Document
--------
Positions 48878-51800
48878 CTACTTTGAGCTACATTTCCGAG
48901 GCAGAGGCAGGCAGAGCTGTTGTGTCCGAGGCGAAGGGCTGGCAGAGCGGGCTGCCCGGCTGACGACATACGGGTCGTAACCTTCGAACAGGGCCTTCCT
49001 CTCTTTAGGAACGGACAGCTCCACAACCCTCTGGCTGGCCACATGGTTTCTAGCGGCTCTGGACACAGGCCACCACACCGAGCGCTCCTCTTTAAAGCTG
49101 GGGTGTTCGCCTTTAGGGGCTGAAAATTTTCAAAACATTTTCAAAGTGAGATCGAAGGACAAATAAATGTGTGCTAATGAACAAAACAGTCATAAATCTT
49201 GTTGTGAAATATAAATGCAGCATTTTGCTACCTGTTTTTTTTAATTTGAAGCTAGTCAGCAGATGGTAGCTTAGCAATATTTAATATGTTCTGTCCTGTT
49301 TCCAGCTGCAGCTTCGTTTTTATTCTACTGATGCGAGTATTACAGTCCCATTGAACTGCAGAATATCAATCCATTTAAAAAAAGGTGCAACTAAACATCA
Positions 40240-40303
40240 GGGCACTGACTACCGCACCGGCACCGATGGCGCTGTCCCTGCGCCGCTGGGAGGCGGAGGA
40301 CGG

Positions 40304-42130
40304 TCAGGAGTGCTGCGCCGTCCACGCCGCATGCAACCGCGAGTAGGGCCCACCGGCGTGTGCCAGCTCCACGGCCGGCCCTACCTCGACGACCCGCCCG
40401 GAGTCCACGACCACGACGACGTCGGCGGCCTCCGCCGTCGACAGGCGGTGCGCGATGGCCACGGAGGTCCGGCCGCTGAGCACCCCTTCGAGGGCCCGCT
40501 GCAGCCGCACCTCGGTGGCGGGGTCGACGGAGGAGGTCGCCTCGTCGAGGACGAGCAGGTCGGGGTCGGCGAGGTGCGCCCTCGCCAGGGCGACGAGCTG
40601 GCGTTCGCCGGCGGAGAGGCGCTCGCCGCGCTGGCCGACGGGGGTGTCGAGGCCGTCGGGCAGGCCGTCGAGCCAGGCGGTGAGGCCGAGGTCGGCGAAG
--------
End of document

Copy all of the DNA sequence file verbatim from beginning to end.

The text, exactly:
Positions 48878-51800
48878 CTACTTTGAGCTACATTTCCGAG
48901 GCAGAGGCAGGCAGAGCTGTTGTGTCCGAGGCGAAGGGCTGGCAGAGCGGGCTGCCCGGCTGACGACATACGGGTCGTAACCTTCGAACAGGGCCTTCCT
49001 CTCTTTAGGAACGGACAGCTCCACAACCCTCTGGCTGGCCACATGGTTTCTAGCGGCTCTGGACACAGGCCACCACACCGAGCGCTCCTCTTTAAAGCTG
49101 GGGTGTTCGCCTTTAGGGGCTGAAAATTTTCAAAACATTTTCAAAGTGAGATCGAAGGACAAATAAATGTGTGCTAATGAACAAAACAGTCATAAATCTT
49201 GTTGTGAAATATAAATGCAGCATTTTGCTACCTGTTTTTTTTAATTTGAAGCTAGTCAGCAGATGGTAGCTTAGCAATATTTAATATGTTCTGTCCTGTT
49301 TCCAGCTGCAGCTTCGTTTTTATTCTACTGATGCGAGTATTACAGTCCCATTGAACTGCAGAATATCAATCCATTTAAAAAAAGGTGCAACTAAACATCA
Positions 40240-40303
40240 GGGCACTGACTACCGCACCGGCACCGATGGCGCTGTCCCTGCGCCGCTGGGAGGCGGAGGA
40301 CGG

Positions 40304-42130
40304 TCAGGAGTGCTGCGCCGTCCACGCCGCATGCAACCGCGAGTAGGGCCCACCGGCGTGTGCCAGCTCCACGGCCGGCCCTACCTCGACGACCCGCCCG
40401 GAGTCCACGACCACGACGACGTCGGCGGCCTCCGCCGTCGACAGGCGGTGCGCGATGGCCACGGAGGTCCGGCCGCTGAGCACCCCTTCGAGGGCCCGCT
40501 GCAGCCGCACCTCGGTGGCGGGGTCGACGGAGGAGGTCGCCTCGTCGAGGACGAGCAGGTCGGGGTCGGCGAGGTGCGCCCTCGCCAGGGCGACGAGCTG
40601 GCGTTCGCCGGCGGAGAGGCGCTCGCCGCGCTGGCCGACGGGGGTGTCGAGGCCGTCGGGCAGGCCGTCGAGCCAGGCGGTGAGGCCGAGGTCGGCGAAG